The main route in this guide is all about exploring remote roads and regions: it’s by no means the most direct route between Lao Cai and Dien Bien Phu, and sometimes it requires back-tracking. But the rewards are big scenery and virtually no other travellers. The total distance between Lao Cai and Dien Bien Phu via the main route (the blue line on my map) is 800-900km. However, you can also turn this into a loop by returning via road QL6 and Sin Ho (the green line on my map: 400km), or the most direct route via QL12 and QL4D (the red line on my map: 310km). Using any of these routes, the one-way or return journey between Lao Cai and Dien Bien Phu can take anything between 2-7 days, depending on road conditions and weather. Despite its remoteness, the roads are generally in reasonable condition and there’s accommodation (usually in the form of local guest houses, called nhà nghỉ) at all of the towns and villages marked with a red pin on my map. However, as the roads are so mountainous, they are highly susceptible to landslides, especially after heavy rains, which can render them impassable for hours or sometimes days. In my experience, weather is best from March-May and September-October.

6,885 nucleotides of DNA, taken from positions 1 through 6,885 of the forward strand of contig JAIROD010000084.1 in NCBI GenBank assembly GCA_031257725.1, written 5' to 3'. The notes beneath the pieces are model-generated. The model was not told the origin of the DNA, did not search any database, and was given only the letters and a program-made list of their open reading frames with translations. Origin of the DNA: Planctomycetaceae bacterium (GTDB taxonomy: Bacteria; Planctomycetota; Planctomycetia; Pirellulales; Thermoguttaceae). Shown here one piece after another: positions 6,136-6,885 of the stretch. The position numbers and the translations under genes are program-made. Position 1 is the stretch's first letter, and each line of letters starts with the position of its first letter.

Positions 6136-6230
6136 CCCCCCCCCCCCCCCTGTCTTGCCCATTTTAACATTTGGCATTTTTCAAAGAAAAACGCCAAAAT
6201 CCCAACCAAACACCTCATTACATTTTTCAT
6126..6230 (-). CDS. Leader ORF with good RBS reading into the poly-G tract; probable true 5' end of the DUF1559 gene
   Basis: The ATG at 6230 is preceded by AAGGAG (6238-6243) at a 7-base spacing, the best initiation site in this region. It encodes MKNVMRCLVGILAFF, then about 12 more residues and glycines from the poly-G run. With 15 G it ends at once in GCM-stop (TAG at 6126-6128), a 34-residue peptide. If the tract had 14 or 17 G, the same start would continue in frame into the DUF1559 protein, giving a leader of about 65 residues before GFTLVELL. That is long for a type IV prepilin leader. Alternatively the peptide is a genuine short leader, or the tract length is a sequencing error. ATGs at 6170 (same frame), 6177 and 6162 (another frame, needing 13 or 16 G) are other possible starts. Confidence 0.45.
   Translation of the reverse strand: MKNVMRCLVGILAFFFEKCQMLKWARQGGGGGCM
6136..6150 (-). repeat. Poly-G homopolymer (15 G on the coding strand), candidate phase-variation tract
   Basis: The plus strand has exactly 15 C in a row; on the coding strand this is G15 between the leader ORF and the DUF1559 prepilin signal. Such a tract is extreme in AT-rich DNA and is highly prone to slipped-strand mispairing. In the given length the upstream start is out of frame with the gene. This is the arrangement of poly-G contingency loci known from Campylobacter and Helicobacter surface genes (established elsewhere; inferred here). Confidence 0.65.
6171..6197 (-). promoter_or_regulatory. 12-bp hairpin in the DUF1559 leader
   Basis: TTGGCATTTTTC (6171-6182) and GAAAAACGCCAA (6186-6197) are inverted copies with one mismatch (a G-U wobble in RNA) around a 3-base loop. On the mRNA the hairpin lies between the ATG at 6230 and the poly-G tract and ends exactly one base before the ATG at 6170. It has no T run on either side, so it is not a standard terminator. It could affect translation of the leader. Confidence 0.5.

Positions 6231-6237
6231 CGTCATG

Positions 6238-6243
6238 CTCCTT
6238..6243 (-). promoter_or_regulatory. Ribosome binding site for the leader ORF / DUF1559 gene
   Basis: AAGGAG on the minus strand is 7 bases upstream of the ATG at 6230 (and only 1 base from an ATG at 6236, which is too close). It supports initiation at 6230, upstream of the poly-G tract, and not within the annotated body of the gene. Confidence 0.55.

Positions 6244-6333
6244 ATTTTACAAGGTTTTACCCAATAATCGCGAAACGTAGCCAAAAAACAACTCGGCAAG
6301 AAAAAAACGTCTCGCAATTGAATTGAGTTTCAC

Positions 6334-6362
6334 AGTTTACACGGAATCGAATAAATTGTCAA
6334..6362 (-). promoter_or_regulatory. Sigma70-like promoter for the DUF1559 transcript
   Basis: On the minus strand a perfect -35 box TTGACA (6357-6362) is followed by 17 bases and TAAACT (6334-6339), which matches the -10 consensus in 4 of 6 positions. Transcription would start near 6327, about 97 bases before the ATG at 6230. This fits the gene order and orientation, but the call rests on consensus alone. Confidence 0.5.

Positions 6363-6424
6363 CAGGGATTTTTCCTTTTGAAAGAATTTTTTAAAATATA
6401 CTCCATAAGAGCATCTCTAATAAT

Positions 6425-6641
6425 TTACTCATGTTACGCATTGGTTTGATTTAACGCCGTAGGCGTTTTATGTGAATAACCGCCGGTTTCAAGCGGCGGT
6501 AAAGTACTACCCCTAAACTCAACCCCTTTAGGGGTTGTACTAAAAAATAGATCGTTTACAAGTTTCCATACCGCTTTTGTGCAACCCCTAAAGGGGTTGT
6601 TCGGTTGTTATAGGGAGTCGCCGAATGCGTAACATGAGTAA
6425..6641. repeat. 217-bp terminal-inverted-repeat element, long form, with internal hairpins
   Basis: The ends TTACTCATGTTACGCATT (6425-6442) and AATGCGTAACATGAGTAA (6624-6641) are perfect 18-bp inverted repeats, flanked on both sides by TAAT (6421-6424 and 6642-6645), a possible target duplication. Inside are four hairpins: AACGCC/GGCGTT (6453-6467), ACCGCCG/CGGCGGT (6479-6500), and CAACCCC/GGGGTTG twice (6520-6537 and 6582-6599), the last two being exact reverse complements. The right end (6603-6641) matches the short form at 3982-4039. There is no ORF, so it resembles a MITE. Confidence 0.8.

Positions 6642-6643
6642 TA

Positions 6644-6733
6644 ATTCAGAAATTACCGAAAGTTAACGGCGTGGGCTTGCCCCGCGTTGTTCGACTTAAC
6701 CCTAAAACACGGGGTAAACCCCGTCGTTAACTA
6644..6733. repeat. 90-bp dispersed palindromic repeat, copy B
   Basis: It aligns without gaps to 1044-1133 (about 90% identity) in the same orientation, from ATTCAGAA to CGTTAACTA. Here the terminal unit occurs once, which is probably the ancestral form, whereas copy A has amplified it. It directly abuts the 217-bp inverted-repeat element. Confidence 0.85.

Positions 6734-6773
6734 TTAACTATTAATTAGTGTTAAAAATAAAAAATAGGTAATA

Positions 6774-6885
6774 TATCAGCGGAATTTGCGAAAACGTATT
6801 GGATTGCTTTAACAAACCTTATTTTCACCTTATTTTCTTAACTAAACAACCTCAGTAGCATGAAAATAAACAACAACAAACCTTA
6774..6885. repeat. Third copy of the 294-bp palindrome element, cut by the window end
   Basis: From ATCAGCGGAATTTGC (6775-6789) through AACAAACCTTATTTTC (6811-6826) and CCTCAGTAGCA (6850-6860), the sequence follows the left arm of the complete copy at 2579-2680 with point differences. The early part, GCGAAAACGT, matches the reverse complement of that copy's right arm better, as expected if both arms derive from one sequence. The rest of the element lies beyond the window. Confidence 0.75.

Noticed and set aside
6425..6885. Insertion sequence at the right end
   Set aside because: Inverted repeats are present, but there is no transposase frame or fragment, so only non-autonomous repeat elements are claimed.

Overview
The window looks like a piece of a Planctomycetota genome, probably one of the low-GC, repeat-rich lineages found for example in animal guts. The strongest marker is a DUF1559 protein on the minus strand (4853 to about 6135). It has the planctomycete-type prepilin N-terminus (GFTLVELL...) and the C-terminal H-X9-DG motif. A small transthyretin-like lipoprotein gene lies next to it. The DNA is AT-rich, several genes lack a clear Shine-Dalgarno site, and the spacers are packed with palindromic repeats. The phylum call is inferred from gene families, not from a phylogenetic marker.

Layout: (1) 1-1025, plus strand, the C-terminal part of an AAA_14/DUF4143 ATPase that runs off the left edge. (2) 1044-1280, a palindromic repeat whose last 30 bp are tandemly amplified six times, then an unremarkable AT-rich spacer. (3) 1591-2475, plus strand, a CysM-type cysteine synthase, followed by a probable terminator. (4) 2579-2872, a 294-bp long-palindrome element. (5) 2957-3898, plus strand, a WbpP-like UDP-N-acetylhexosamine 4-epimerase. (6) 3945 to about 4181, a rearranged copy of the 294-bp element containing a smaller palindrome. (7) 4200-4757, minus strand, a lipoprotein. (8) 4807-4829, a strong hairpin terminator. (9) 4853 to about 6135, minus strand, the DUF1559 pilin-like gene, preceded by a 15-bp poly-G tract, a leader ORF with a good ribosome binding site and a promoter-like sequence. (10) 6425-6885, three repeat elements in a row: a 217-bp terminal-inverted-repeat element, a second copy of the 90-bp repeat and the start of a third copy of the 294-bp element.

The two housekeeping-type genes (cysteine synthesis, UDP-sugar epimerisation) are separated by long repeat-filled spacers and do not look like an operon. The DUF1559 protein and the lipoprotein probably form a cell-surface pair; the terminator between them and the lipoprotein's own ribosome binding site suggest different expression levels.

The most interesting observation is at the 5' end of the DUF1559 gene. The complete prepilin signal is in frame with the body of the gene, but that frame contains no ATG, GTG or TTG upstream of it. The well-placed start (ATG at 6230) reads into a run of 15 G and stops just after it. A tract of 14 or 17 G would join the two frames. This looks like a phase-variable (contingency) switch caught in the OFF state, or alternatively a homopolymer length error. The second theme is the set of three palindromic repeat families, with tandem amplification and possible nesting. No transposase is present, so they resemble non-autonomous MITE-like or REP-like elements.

You need a lot of time, patience and flexibility for this route, because if the landslides don’t stop you at some point, the local authorities will. The border regions are very sensitive to the Vietnamese government and army. In particular, if you ride the roads between Muong Te, Muong Nhe and A Pa Chai (marked with a black line on my map), you should ask permission at the local government/police offices first; or head out and hope for the best, but you do so at your own risk. If stopped you will most likely not suffer anything worse than a fine, but there’s always the possibility of something more serious, such as your bike being impounded or even visa issues. In general, I found the authorities on this route to be polite and accommodating. But remember, you are a guest in another country.